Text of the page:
Since the first inline six cylinder Chevrolet engines were introduced in 1929, they had been attached to the front cross member of the car and truck frame. There were no actual rear engine mounts. The engine was secured to the bellhousing at the rear which was attached to the frame rails.
For the Chevrolet “car only” this changed in 1952. A side mounting system was on the car however, the truck continued with the front mounting system. Beginning in 1952 three threaded holes were then placed on each side of all 216 cubic inch engines to secure the new mount. To keep it simple, trucks used this same engine block but no side mounts were attached. Therefore, the last two years of the truck 216 engine has three unused side mount holes on each side of the block.
Resulting Fuel Pump Changes: The new side mounts created a change in the car fuel pump construction. The car fuel lines could no longer run parallel to the engine block as the year before and on trucks. The new side mount became an obstacle. The fuel line to and from the fuel pump had to be modified to run around the newly introduced side mount!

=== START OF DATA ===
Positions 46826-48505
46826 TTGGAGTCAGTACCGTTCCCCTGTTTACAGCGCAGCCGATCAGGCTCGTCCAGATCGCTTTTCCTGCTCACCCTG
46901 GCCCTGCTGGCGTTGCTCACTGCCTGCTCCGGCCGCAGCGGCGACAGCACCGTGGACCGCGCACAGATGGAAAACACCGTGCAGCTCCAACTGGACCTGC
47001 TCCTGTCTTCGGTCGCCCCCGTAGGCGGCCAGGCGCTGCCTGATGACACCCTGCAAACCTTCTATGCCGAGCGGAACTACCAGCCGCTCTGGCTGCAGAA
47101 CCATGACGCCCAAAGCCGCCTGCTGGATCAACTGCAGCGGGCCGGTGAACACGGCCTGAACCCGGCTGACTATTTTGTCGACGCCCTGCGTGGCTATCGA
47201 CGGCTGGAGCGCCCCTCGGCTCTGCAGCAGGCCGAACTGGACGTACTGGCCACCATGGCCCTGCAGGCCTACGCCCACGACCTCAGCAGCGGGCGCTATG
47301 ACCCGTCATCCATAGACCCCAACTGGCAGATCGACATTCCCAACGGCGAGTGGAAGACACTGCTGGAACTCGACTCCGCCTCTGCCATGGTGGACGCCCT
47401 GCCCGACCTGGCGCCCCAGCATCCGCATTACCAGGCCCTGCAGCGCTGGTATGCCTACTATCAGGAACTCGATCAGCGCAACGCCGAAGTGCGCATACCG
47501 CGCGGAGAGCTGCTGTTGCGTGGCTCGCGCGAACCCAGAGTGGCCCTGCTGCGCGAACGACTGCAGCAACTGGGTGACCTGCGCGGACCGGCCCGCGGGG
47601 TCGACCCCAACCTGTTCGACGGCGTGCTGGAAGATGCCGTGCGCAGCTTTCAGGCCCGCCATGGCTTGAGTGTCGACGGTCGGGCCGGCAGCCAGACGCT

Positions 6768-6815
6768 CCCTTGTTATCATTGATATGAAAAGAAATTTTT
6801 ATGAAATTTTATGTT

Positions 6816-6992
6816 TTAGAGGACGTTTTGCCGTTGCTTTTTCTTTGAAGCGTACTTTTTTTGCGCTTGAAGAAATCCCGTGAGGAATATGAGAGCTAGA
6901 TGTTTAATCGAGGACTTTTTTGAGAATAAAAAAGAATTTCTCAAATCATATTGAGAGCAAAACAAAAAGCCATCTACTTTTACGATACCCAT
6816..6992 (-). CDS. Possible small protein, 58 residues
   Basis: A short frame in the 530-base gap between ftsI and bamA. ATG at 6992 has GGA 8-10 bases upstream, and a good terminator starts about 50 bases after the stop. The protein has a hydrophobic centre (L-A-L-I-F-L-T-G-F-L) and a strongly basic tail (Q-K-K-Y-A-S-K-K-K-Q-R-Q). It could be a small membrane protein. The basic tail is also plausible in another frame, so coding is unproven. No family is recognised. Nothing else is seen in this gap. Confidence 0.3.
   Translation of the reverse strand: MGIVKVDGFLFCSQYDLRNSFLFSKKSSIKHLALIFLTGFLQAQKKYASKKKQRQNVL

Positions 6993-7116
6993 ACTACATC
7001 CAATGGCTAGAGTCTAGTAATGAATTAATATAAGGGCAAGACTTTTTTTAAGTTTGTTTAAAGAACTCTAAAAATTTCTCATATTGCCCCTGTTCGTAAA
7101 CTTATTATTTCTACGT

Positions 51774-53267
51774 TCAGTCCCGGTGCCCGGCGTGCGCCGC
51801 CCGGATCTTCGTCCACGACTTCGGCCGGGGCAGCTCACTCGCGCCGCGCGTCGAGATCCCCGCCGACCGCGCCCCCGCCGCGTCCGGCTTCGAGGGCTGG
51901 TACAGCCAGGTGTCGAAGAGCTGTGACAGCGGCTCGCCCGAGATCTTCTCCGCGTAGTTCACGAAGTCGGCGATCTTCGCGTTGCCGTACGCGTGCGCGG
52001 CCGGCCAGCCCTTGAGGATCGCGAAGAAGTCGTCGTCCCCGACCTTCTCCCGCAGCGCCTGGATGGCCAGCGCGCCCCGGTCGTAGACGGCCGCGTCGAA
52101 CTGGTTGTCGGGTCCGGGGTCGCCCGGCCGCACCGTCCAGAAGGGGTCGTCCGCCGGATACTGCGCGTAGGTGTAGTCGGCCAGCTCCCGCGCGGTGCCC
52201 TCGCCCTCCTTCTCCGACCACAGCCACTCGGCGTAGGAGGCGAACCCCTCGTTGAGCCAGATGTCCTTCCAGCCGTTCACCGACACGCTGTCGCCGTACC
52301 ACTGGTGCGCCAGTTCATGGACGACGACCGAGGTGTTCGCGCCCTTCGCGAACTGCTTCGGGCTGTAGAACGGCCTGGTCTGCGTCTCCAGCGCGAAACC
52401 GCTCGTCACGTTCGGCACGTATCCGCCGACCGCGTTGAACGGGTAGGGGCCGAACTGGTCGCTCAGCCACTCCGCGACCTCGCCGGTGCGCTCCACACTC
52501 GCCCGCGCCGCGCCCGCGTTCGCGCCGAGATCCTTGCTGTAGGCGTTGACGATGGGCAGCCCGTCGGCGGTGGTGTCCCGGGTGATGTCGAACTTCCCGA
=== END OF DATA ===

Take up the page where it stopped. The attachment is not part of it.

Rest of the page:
To save money, GM was able to continue with the same fuel pump by removing the six fasteners that connect the top and bottom halves, twist the top one bolt position, and re-secure the evenly spaced fasteners. An easy fix!
Part’s Store Error: Some aftermarket part books list the 1952-53 Chevrolet fuel pumps with a different part number than the 1951 and earlier but, this is only partly correct. The trucks still required the earlier pump as they have no side mounts and should carry the older part number.
Imagine the owner of a 1952-53 truck who needs a fuel pump. He is sold a car unit at his local parts store (because they show only one part number.) The pump mounts to the block perfectly but his fuel lines with not connect. He does not realize he can remove the six bolts and reposition the top half. Even if he realizes this might fix the problem, he will not change it for fear of voiding any pump warrantee. The store counter man has no idea! Too bad for the 1952-53 truck owner! He will now need to buy different fuel lines and bend them to fit the incorrect fuel pump.
The source that wrote the fuel pump catalog had no idea. This can be a big problem for the owners of 1952-53 Chevy truck. The do it yourself mechanic then buys store brand straight fuel lines, bends them to fit and flairs the ends like the originals. Yes, he is back on the road but with ugly home-made fuel lines and lots of extra money spent.